LONDON—Of tennis’ major championships, Wimbledon remains the one where both competitors walk off the court together. Civil. Communal. Respectful. Such are Wimbledon values.
The score line will show that Kerber won their quarterfinal 6-3, 7-5. But in the final game, it took Kerber seven match points to close it out.
Beat your opponent on your first match point and you have swatted away an insect. Win it on your second and you’ll slightly raise an eyebrow. Reach a third, though, and the cut could now become an infection. Four: beyond annoying. Five: Are you kidding? Six: OK, surely this time. Seven: Torture, humiliation lurking around the corner. By this stage, empathy surfaces. One minute you appear to rule the day, but as those match points turn to dust, might the climate change completely? Might jail-keeper become prisoner? To compete is also to relate.
Said Kerber, “It's not so easy because you feel your nerves, you feel you get a little bit tight, especially if you have your third or fourth match point again. But this is tennis. I think this makes the tennis also excited.”
That last game had lasted 16 points—five of which had featured double-digit rallies. One of them was arguably the rally of the tournament—a microcosm of the entire match. Kerber served at deuce, having already seen five match points vanish, the last two courtesy of exquisite Kasatkina drop shots.
WATCH—Match point from Kerber's win over Kasatkina in quarterfinals:
Over the course of 25 shots, Kerber and Kasatkina probed, sliced, rolled, drove. Kerber’s forehand went coast-to-coast—the down-the-line slash, the sharp crosscourt. Mid-rally, Kasatkina tumbled, recovered, eventually hitting a down-the-line backhand drop shot that lured Kerber forward. In dashed Kerber. Kasatkina hit a backhand crosscourt pass —but Kerber was there to lunge for a forehand volley winner to earn her sixth match point.
On that point, drop shots brought both well inside the court—and a lob volley from Kerber floated millimeters long (the kind where the challenge camera zooms in another level closer). Deuce again, a 17-ball rally, ended with a Kasatkina missed backhand. The next point, another Kerber down-the-line forehand elicited an error.
Speaking of that shot, Kasatkina said, “Especially it's tough because it's not really down the line, it even goes a little bit wide, out from you. You have to run for this. It's bounce very low, especially on the grass.”
If you think contemporary tennis is monochromatic, please closely inspect the eclectic arsenal displayed by Kerber and Kasatkina. At the start, Kasatkina was quite sluggish. Kerber patrolled the court, her feet and forehand shoving the Russian into all sort of poor positions.
Even then, though, there was a hint of eventual struggle. Kasatkina served at 1-4, 15-40—and then composed a magnificent quartet of points, including a wide serve, a drop shot followed by a forehand half-volley deftly struck crosscourt, a 109-M.P.H. ace and, to close it, Kasatkina’s favorite shot, the leaping backhand. Out of kilt for the first time in the match, Kerber dropped serve. But Kasatkina, back on serve at 3-4, hit a makeable forehand long and then double-faulted twice from 15-30 to hand Kerber the gift of another break and, soon enough, the set.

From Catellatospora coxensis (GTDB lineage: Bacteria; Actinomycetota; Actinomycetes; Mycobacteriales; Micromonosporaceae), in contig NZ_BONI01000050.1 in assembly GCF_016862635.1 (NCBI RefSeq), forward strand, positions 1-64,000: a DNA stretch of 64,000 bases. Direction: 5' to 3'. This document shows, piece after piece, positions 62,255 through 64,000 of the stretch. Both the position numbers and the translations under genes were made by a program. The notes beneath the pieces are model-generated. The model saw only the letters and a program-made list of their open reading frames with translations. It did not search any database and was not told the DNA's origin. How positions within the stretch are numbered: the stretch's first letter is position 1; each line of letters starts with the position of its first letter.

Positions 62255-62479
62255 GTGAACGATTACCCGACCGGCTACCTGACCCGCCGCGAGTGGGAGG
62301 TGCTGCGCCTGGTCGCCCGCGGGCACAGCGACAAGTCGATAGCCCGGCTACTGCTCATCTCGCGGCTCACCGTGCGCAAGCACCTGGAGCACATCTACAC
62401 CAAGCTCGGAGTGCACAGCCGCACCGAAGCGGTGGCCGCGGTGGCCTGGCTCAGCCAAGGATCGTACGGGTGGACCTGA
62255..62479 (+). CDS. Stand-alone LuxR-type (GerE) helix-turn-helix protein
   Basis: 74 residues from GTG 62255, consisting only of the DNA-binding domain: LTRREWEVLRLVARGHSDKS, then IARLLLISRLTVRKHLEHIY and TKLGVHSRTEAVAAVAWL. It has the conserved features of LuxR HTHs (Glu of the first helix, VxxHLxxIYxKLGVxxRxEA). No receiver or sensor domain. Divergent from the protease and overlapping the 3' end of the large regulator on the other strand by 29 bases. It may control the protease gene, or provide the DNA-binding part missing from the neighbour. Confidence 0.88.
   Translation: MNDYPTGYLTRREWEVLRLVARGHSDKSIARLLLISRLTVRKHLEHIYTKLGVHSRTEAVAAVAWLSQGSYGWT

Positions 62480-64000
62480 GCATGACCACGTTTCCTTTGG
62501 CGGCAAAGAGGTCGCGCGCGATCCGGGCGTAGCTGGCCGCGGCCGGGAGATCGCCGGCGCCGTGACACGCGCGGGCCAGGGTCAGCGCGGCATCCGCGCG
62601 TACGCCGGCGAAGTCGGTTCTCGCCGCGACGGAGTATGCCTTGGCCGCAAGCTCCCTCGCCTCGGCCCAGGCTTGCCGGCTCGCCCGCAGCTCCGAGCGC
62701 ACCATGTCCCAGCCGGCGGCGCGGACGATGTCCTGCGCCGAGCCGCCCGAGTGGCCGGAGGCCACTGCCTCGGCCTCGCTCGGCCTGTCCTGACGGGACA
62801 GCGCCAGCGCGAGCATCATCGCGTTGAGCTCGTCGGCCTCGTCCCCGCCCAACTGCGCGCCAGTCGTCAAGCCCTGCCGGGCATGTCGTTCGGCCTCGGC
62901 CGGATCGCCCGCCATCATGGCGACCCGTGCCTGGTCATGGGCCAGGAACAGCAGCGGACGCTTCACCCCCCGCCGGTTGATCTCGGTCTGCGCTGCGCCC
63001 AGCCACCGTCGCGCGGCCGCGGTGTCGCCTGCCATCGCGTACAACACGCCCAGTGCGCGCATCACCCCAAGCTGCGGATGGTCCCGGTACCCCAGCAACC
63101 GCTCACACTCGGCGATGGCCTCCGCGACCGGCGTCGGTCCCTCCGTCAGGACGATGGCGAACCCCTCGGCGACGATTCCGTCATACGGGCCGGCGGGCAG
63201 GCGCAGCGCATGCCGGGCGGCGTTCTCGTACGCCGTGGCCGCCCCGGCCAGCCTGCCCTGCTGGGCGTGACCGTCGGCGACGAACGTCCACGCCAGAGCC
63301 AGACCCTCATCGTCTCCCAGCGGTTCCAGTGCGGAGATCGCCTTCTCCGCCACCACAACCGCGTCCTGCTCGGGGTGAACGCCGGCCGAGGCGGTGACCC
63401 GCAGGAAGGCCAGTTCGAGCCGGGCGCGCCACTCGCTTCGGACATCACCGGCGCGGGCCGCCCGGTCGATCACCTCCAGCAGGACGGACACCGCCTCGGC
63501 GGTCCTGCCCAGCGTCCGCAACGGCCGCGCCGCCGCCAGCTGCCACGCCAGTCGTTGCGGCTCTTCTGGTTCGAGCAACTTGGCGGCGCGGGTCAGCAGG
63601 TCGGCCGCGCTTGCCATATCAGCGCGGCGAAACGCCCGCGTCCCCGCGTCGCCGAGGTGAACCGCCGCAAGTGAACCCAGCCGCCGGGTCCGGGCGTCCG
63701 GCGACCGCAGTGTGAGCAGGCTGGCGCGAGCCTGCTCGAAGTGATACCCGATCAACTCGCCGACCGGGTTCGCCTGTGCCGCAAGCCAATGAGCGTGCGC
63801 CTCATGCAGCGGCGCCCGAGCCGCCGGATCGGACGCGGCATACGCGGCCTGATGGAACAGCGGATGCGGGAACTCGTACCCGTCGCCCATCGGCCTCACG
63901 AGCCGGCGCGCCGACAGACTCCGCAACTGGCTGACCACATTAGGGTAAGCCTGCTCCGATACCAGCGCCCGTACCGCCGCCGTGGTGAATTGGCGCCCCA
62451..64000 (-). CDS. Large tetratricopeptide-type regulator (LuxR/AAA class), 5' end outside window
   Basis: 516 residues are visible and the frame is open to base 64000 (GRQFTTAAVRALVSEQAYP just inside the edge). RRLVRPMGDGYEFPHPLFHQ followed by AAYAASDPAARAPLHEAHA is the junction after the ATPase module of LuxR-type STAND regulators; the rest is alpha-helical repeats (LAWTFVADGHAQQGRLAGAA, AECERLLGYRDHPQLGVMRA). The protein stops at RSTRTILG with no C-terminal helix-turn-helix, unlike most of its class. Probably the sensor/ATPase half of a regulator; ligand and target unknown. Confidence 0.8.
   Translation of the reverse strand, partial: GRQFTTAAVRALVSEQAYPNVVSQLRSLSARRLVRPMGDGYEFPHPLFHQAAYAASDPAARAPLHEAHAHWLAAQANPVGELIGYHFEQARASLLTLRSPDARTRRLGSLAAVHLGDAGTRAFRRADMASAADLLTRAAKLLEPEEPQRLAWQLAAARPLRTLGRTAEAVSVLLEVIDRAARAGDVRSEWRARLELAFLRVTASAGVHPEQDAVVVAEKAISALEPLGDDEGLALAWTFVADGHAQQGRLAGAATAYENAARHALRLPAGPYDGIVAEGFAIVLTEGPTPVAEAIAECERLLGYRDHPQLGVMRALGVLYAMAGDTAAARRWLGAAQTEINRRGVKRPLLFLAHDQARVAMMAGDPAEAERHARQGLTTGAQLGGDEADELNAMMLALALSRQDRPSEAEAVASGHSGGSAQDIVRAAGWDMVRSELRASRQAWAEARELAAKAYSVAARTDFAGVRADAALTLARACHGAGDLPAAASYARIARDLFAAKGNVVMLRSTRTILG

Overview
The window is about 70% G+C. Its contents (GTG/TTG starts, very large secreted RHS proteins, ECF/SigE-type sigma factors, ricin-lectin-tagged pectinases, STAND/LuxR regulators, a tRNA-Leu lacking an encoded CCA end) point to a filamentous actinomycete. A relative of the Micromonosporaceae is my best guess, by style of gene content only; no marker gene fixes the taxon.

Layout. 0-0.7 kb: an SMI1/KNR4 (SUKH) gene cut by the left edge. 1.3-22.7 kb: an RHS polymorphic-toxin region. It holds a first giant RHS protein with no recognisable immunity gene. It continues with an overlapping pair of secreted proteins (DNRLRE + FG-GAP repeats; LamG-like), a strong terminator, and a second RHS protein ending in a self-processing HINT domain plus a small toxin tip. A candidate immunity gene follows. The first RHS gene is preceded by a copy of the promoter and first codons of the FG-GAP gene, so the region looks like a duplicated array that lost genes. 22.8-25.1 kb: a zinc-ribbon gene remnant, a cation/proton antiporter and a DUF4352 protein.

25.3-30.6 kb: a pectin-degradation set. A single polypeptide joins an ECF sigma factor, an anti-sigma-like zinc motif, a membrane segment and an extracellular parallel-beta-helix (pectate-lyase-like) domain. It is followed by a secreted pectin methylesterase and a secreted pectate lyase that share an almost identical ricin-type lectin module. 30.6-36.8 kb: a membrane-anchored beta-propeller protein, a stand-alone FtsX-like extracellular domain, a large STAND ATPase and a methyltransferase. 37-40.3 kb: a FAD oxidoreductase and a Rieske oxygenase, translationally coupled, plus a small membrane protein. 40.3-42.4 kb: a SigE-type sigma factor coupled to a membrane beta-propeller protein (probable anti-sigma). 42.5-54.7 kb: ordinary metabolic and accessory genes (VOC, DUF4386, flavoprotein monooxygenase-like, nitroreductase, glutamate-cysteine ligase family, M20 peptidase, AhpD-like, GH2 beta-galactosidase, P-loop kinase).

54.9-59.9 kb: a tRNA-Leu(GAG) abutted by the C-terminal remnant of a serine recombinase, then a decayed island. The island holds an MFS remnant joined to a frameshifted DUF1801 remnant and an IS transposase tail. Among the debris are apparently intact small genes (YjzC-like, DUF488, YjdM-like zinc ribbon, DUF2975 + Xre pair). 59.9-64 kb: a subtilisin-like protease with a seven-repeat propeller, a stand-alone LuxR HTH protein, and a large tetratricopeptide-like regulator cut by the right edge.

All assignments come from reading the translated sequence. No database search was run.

Five years from now, Kasatkina might well recall the slow starts and rich patches that often flavored the matches of her youth.
Speaking about the remarkable final game, Kasatkina said, “My head was just empty. I didn't feel any pressure, any fear. I was just going on the next point and playing, playing, playing. I mean, almost every match point, it was something like crazy things I was doing, yeah. That's it. I think this is the key to win the big matches: just don't put anything in your head, to play with an empty head.”
It is a fascinating dynamic, this matter of body and mind. As much as Kasatkina seeks to unclutter her brain, to see her play is also to witness one of the great minds in tennis. Spin, height, depth, pace—all of these come to her effortlessly, an exceptionally broad palette amid the narrowness of many contemporaries. Yet through the second set, Kasatkina only showed flashes of this brilliance. Perhaps the infamous Centre Court nerves known to affect even the champions seeped into her feet.
And also, without a doubt, Kerber’s acumen made it all quite difficult.
“It's really tough to play against her on grass,” said Kasatkina. “Even my spin doesn't bounce that high. For her it's a bit easier because she really likes these balls. She's very strong on this. Even you're returning on the line, under her legs, she can go for a winner, it's crazy. That's why it's really hard to play against her on grass.”
Adept as she is at covering the court and appearing to be a defensive player, Kerber at her best is an aggressor, disguised as a counterpuncher. At her worst, though, Kerber grows tentative, her serve a lollipop, her groundstrokes non-penetrating, her willingness to come to net negligible.
Kerber’s passive qualities surfaced in the second set. Serving at 3-2, Kerber was broken at 15. Serving at 4-3, 40-15, another game surrendered. Seeking to close out the match at 5-4, further passivity surfaced, another opportunity squandered. And yet through all this up and down play from each, the lengthy rallies were often sublime, capped off in that final game—a tribute to each player’s array of tools and tenacity. Not quite a masterpiece, Kerber over Kasatkina was a connoisseur’s delight, a gem cast into the skillet and mutually polished.
Strokes of Genius is a world-class documentary capturing the historic 13-year rivalry between tennis icons Roger Federer and Rafael Nadal. It is timed for release as the anticipation crests with Roger as returning champion, 10 years after their famed 2008 Wimbledon championship – an epic match so close and so reflective of their competitive balance that, in the end, the true winner was the sport itself.